With the concept of the “ob.gyn. hospitalist” widely embraced only since 2003, I wasn’t sure how many other physicians were practicing this model of ob.gyn. care. I was certain I wasn’t alone, so in 2008 I launched my website ObGynHospitalist.com [now obgynhospitalistconsulting.com] to make sure. It was a fairly “homemade” effort at first, but approximately 175 ob.gyn. hospitalists of varying descriptions joined my site in its first 2 years. I had gathered together a community of disconnected, somewhat frustrated, and often isolated hospitalists who were motivated to connect and exchange answers with one another.
As the number of members grew, and the website became the only professional resource for ob.gyn. hospitalists, there was increasing interest in getting together in person. In 2010, I requested that the American College of Obstetricians and Gynecologists (ACOG) allow us to hold a Special Interest Group meeting at its annual clinical meeting (ACM) in San Francisco. I was thrilled that more than 75 people showed up and a lively discussion of hospitalist-specific issues clearly showed that there was a need for a more formal organization to be formed.
An organizational meeting was held in Denver in October 2010 with 17 people in attendance. A pivotal moment at that meeting was when Dr. Larry Wellikson, the Society of Hospital Medicine’s CEO, gave us invaluable advice on how to form a nonprofit medical society.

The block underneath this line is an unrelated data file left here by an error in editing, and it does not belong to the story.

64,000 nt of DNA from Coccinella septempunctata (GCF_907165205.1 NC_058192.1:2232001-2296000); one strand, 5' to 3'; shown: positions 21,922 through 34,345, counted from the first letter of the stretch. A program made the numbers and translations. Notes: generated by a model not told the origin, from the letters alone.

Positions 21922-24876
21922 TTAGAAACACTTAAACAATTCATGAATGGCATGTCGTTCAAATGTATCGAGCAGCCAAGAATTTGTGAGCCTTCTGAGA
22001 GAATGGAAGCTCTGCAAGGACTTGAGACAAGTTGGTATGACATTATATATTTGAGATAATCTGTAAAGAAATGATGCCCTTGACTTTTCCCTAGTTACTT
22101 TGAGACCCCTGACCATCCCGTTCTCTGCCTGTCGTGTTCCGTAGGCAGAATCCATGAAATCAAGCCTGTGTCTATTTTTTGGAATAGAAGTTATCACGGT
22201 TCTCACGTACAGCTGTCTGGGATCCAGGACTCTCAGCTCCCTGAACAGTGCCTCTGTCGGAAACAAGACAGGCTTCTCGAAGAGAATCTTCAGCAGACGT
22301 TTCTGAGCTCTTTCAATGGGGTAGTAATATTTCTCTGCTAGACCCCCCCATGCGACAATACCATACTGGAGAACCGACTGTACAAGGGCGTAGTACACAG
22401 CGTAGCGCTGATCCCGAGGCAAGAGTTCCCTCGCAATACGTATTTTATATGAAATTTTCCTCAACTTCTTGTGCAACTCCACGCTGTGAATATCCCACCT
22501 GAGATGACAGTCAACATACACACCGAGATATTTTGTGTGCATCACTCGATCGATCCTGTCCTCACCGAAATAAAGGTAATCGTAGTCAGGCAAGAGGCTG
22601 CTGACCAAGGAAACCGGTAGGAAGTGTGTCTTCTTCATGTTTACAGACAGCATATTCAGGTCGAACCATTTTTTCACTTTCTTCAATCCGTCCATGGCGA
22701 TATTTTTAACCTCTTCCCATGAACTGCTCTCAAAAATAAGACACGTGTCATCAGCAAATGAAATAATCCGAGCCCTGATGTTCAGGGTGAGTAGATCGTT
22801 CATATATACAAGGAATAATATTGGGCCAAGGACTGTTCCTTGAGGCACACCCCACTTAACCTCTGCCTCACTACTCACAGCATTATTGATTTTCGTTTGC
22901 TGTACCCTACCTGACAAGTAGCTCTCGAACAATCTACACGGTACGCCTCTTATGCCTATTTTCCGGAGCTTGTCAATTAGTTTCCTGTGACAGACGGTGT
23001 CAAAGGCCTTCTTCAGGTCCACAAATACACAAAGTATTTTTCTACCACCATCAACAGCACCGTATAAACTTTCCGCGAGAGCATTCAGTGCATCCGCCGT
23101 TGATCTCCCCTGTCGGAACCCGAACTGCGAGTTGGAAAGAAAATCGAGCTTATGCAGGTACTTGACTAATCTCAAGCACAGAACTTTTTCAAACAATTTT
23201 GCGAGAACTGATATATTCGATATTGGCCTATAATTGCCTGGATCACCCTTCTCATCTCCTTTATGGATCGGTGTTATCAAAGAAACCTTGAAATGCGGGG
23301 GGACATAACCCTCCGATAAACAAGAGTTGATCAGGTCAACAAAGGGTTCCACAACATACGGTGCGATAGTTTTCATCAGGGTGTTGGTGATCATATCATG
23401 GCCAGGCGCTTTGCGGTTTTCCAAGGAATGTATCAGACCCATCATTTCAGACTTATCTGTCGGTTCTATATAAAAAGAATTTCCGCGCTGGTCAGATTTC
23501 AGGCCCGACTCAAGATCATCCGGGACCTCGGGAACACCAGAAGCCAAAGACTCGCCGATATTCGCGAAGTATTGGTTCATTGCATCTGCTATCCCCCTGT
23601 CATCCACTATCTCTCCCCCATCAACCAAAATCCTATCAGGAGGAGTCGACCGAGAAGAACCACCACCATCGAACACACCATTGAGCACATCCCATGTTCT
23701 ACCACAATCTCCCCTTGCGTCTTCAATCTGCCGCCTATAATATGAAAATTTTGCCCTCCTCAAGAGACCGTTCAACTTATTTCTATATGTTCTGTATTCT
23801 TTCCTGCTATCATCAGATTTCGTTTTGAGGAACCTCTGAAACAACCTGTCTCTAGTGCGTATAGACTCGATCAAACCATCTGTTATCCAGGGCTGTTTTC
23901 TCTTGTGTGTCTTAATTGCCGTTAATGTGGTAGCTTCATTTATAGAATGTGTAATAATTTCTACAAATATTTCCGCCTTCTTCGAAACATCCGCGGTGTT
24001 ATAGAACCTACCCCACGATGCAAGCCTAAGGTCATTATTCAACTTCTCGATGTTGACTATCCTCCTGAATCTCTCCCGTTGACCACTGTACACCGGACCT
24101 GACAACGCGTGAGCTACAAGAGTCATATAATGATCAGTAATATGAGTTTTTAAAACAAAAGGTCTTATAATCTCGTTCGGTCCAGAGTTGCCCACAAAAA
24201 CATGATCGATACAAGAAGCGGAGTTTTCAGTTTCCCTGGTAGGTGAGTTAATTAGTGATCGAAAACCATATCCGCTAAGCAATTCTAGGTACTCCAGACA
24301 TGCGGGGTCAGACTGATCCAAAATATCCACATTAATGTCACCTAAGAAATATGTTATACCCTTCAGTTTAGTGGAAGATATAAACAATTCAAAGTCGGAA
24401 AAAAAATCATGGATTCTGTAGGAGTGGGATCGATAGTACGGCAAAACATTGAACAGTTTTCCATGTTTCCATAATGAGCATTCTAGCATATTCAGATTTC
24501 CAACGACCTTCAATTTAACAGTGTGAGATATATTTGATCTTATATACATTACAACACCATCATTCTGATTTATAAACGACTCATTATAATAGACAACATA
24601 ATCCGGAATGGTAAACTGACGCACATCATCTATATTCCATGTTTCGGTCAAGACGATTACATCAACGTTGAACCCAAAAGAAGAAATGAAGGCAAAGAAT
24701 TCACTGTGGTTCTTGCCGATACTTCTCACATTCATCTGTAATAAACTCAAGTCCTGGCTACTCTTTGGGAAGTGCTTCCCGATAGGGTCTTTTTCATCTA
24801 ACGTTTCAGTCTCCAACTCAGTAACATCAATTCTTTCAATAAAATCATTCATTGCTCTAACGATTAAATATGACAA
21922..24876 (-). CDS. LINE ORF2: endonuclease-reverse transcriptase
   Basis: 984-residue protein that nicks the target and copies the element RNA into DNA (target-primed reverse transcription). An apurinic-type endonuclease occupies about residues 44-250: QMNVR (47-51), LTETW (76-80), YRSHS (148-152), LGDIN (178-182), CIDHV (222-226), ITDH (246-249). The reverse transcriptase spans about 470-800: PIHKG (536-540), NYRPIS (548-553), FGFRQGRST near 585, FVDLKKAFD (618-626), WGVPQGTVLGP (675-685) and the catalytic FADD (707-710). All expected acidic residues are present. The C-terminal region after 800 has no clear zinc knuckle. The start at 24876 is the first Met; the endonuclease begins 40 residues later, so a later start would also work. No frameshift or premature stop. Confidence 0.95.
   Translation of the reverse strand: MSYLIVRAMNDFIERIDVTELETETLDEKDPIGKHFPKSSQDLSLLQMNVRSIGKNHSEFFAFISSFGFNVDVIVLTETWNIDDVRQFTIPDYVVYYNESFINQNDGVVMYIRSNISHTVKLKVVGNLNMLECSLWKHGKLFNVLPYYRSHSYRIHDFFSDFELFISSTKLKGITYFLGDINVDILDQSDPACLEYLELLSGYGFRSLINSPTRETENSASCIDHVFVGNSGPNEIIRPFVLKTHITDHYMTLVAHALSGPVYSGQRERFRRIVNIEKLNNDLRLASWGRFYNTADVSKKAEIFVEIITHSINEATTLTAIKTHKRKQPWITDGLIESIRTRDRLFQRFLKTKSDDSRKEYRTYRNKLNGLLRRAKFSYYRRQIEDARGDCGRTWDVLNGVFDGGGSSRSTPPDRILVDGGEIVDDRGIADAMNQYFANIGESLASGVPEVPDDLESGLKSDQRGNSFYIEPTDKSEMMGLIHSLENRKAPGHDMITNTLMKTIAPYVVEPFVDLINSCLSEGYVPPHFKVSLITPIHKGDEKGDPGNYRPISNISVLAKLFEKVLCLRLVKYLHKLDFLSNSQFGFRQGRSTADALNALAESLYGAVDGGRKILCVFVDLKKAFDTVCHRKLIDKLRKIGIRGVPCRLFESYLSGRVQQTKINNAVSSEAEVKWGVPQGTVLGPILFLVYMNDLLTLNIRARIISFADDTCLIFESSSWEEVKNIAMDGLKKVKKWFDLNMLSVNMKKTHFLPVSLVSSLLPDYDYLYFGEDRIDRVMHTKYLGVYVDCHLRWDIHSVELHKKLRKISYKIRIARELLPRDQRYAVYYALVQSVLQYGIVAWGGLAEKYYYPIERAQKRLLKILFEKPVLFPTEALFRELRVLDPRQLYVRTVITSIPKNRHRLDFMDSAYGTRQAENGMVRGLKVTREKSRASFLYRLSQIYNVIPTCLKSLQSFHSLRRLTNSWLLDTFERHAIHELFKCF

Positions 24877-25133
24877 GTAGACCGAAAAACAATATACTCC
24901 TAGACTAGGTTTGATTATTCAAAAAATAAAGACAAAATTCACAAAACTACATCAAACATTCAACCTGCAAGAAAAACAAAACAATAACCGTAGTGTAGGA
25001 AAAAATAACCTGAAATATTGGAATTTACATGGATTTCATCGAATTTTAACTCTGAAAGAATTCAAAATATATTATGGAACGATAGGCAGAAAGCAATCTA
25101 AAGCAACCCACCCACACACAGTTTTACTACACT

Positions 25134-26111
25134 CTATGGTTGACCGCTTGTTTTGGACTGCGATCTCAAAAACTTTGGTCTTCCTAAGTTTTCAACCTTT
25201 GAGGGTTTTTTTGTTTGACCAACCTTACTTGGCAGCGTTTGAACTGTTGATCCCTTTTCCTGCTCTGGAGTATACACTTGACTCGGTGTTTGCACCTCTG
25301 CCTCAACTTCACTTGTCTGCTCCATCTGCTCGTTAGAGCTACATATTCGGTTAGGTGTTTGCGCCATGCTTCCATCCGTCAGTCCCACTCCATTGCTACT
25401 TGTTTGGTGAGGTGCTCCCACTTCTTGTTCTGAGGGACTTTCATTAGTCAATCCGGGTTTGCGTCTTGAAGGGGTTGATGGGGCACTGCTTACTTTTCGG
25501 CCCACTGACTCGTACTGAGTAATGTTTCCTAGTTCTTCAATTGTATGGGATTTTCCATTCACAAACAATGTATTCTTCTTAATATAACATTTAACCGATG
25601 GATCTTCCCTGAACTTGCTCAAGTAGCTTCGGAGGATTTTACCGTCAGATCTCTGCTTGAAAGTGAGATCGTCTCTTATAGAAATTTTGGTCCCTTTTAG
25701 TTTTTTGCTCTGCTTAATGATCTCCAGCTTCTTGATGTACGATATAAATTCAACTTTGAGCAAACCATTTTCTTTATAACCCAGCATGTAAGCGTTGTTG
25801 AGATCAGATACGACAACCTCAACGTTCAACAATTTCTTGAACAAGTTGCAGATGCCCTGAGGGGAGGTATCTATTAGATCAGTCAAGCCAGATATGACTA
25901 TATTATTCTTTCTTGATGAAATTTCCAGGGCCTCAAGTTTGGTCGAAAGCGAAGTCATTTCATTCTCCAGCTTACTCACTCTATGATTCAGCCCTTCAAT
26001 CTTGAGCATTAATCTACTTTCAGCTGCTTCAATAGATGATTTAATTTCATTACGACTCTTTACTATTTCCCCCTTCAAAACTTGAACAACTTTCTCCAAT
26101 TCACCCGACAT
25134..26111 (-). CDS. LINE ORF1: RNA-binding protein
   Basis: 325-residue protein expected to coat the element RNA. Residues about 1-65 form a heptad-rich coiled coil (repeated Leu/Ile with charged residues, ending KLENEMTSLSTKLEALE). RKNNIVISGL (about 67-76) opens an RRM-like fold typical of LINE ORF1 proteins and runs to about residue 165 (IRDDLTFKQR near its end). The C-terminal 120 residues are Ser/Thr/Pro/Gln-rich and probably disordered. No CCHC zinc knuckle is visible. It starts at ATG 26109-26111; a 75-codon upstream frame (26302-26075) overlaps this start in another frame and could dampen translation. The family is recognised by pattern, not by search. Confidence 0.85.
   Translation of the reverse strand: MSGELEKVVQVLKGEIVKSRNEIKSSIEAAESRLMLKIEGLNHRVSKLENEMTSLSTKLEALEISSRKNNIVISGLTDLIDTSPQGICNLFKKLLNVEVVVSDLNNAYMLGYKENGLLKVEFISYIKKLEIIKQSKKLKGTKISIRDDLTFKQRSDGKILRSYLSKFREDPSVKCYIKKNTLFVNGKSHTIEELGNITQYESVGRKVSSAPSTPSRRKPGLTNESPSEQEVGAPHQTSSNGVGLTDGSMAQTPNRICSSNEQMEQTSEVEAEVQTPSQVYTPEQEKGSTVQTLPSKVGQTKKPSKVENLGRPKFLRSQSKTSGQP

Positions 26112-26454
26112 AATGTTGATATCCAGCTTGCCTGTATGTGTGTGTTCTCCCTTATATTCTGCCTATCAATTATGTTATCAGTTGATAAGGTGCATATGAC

A second Special Interest Group meeting was held at the 2011 ACOG ACM in Washington, D.C. This provided the impetus and the volunteers to start organizing the society’s first ACM. In September 2011, it all came together. With 43 enthusiastic ob.gyn. hospitalists, generalists, and administrators in attendance, SOGH was officially born.
Cochaired by Dr. Karenmarie Meyer and myself, the conference covered a range of important clinical and business issues that affect ob.gyn. hospitalists. Presentations included best practices in obstetric triage and evidence-based cesarean section techniques. Data collection techniques, safety and malpractice issues, and ob.gyn. hospitalists’ core competencies also were discussed. The SOGH board of directors was elected. Volunteers signed up for four separate committees, and committee chairs were elected.
Following the ACM, The Doctors Company conducted a first-of-its-kind Obstetrical Emergency Simulation Workshop. One of the highlights was the attendance of Prof. Christopher B. Lynch, who flew in from the United Kingdom to personally demonstrate his B-Lynch suture. He will again be in attendance for the simulation workshop on Sept. 27, 2012.
Last month SOGH achieved another milestone with the launch of its website SocietyofOBGYNHospitalists.com, which is where you can find this year’s ACM schedule and registration form, as well as SOGH membership applications.
As SOGH’s outgoing founding president, I’m proud to have overseen its inception, birth, recognition as a nonprofit 503(c)3* organization, and the preparation for the second ACM. Dr. Meyer takes over as president after the ACM, and I look forward to watching it mature in the years to come.